The Alpaca Industry

For many people looking for an alternative livestock to raise on land as small as one acre, alpacas are the answer. The scarcity of these animals along with demand for their luxurious fiber keeps the breeding and sales market of these beautiful animals strong. As the demand for alpaca grows, and South America realizes the value of their prized animals, the U.S. will likely become the next supplier of breeding stock to the world.

Alpacas are inexpensive to maintain, yet command premium prices, which makes them one of the world's finest livestock investments. The developing market for alpacas in North America, Europe, Australia, and New Zealand has been restricted by the scarcity of supply. Importation from South America, the native home to the alpaca, is risky and very expensive.

The tremendous worldwide demand for these charming animals and their fiber warrant their present value. Alpaca prices vary according to sex, conformation and fiber quality. A well-established alpaca registry carefully screens any potential imports. Alpacas are fully insurable. The potential profit and tax advantages available to alpaca breeders are important, as is the lifestyle of raising these curious creatures.

The alpaca industry in the United States and Canada is based on breeding. Most breeders are concentrating on breeding for the best fiber, consistent in fineness, uniformity, yield, and color. Since 95% of the world's alpaca fiber is white, there is a strong movement in the U. S. to maintain the genetics of colored alpacas.

The primary function of the alpaca is fiber production. Alpacas produce one of the world's finest, most luxurious and valuable fibers that exists today, soft as cashmere, warmer, lighter and stronger than wool.

Alpaca fiber has 16 natural, recognized colors, including true jet black, gray, brown, fawn, red, apricot, steel blue, pale silver and even a vibrant rose gray. The colors can be blended and the fiber is readily dyed, making it possible to obtain any color desired. Breeders take pride in their colorful herds with ever improving fiber quality. The scarcity of colored alpacas contributes to their value.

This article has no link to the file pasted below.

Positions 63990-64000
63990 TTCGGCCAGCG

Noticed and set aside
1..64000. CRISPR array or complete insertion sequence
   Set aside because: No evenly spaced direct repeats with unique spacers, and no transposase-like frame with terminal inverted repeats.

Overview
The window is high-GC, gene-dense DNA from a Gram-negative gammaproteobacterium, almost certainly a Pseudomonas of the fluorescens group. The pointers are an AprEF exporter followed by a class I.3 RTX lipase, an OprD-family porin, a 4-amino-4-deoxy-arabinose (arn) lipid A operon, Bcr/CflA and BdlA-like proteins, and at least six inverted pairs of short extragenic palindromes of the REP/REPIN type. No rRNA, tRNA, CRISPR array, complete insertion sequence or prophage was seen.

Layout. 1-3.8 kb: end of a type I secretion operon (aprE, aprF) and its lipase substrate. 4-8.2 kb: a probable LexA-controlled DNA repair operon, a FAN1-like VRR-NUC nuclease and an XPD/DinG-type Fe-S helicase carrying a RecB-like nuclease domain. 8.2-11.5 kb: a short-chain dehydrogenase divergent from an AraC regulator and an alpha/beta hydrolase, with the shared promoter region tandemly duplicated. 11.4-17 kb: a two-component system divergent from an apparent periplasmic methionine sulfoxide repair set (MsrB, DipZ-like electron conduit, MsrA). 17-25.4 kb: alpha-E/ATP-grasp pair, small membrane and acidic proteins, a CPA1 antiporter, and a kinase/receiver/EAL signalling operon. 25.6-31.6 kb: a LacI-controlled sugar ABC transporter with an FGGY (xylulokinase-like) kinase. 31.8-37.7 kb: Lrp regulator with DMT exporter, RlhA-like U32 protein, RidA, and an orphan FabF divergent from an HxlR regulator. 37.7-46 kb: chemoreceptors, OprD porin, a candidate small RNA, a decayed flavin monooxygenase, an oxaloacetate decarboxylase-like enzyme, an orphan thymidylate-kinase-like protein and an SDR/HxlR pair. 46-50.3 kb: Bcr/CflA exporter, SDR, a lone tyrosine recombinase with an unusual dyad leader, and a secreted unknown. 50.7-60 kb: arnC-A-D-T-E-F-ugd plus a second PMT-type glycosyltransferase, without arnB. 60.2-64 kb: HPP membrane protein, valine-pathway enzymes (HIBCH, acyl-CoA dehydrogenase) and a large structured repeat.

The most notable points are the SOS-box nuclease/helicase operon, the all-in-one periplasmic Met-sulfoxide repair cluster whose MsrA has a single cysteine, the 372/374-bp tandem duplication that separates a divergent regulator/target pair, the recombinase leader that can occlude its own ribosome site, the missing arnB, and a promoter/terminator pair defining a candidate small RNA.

Alpaca Fiber vs. Sheep's Wool

Softness, tensile strength and variety of color set alpaca apart from other luxury fibers. Once used only by the Incan Royalty, alpaca fiber today is a popular material for the work of top Italian designers. At present handspinners pay $3.00 - $7.00 per ounce.

A very important characteristic of alpaca fiber is the handle or "feel". The pleasing softness felt when alpaca fiber is placed next to the skin can be attributed to a number of factors. The fineness of the fiber (lower micron count) contributes to the silky feel. Its hollow, insulating core gives alpaca fiber a cloud -weight softness.) Crimp is a measurement of the fiber's natural waviness.

Products created from alpaca fiber are comfortable to wear because of the lack of "prickle", due to the absence of guard hair. For this reason, garments made of alpaca are extremely lightweight, yet very warm.

Alpaca is easier and less expensive to process than sheep's wool due to its lack of lanolin (natural grease). It produces a higher yield of clean fiber after processing: 87 to 95 percent versus 43 to 76 percent for wool. Alpaca is lanolin-free and can be spun directly off of the animal. Sheep's wool requires cleaning prior to spinning. Hollow alpaca fiber has a higher thermal capacity (7 times warmer than sheep's wool) and is extremely light weight in comparison to sheep's wool.

Alpaca fiber has a natural, rich luster or sheen, with a silky feel. It blends well with wool, mohair and silk and dyes easily. Alpaca fiber is 3 to 6 inches in length, depending on the shearing method and schedule. The micron count ranges from 17 to 35, (Fiber with a diameter less 25 microns is considered fine) with the first clip from crias being prized for its fineness. Fleece weights range from 3 pounds for crias to 10 pounds for mature males.

Oriion's beautiful fleece: fine and dense. Look at that crimp!

Oriion's beautiful fleece: fine and dense. Look at that crimp!

Oriion, just after shearing.

Oriion, just after shearing.

Shearing day

Shearing day

2012 clip

2012 clip

Updated February 24, 2013